Journalism in a time of crisis

By David Talbot

Published September 18, 2001 8:33PM (EDT)

Salon is working hard to cover the war between the United States and terrorism in all its vastness and complexity. We will continue to ferret out stories that the rest of the media are overlooking, and we will present viewpoints that have been ignored by the big broadcasters and newspapers.

This week, like last, Salon will make its news coverage available to all our readers, including nonsubscribers. But next week, we must return to our normal publishing plan, reserving our political columns and some of our reporting for Salon Premium subscribers only. As I've explained in past letters to our readers, there is simply no other way for Salon to operate as a viable business.

Salon Premium readers might notice some changes. We have decided to suspend our daily Bushed column so that we can marshal our editorial forces to cover the global terrorism story. Premium readers will find even more news and commentary about the Bush administration as it leads the country through this defining period.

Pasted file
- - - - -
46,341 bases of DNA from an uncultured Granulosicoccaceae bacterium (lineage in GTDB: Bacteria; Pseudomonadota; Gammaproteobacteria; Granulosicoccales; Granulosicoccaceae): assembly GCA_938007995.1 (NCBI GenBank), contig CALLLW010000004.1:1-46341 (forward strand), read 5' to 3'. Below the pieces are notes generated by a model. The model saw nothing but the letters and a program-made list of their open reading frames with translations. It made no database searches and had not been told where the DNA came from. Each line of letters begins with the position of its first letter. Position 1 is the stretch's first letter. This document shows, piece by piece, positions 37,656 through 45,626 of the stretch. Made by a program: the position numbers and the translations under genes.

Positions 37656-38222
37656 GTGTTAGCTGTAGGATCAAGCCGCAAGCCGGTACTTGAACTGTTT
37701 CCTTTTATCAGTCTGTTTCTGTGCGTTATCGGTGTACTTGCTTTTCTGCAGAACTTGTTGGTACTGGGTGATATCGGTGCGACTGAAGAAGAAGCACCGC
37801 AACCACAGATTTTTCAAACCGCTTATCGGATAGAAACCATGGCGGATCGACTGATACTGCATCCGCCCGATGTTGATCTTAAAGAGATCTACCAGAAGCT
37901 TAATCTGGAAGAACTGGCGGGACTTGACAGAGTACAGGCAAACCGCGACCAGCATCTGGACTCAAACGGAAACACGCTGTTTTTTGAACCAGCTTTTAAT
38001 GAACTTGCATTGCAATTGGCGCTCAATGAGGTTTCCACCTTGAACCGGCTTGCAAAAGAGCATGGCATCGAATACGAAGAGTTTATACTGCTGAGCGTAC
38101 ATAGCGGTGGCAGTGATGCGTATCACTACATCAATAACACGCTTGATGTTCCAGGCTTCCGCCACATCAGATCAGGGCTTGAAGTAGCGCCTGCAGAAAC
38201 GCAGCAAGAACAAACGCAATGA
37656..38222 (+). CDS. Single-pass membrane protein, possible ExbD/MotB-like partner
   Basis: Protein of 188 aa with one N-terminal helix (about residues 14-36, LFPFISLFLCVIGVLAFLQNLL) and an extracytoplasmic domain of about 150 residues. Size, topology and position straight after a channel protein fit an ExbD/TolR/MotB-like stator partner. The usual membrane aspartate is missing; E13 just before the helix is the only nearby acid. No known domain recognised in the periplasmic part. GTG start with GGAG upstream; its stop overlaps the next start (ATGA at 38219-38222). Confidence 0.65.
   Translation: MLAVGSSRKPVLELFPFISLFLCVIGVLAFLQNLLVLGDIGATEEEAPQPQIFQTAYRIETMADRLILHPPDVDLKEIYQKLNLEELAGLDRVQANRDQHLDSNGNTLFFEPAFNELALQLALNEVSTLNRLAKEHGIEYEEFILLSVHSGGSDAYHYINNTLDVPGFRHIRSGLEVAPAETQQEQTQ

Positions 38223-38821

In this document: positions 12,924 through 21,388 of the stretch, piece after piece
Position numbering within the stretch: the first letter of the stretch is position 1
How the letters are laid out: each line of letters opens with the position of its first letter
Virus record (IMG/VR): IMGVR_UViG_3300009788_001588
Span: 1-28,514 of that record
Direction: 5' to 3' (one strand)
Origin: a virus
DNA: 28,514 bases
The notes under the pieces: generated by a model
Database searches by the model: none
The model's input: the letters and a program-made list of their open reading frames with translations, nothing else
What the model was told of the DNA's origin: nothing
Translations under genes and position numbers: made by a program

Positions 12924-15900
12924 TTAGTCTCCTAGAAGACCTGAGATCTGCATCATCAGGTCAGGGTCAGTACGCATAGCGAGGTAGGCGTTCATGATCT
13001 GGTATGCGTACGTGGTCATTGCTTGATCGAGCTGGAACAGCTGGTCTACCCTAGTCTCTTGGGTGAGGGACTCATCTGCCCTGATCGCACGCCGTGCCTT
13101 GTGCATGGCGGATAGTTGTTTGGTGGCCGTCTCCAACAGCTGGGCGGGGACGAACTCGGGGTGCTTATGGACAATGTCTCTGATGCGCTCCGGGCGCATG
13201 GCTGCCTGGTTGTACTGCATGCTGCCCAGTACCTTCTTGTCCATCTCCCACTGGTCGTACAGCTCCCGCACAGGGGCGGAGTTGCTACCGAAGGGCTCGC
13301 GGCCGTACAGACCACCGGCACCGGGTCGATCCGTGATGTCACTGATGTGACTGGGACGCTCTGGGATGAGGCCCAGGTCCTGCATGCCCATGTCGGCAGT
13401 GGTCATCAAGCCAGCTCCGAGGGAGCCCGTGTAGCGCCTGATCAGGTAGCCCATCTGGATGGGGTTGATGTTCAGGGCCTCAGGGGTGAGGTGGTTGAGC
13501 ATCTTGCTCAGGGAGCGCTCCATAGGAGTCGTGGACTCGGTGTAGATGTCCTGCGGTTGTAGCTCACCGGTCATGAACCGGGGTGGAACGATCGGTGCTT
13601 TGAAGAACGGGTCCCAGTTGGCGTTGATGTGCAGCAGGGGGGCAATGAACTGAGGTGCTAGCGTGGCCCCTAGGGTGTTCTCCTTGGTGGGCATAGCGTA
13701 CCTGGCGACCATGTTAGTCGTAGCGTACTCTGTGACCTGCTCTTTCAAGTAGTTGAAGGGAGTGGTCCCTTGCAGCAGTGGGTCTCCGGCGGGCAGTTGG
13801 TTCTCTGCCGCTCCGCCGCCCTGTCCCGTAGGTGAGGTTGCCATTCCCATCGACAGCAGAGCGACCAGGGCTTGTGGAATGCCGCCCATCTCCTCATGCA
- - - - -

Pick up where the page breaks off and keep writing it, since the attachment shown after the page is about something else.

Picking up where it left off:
Americans need to get as broad a range of information and analysis as possible as our government and military confront the sobering challenges ahead. We need to hear from more than just the usual talking heads. We need journalism that is as challenging as the times. Please take the time today to become a Salon Premium subscriber, so we can keep devoting resources to this expanding story.

David Talbot
Salon editor

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David Talbot

David Talbot, the founder of Salon, is the author of New York Times bestsellers like "Brothers," "The Devil's Chessboard," and "Season of the Witch." His most recent book is "Between Heaven and Hell: The Story of My Stroke."

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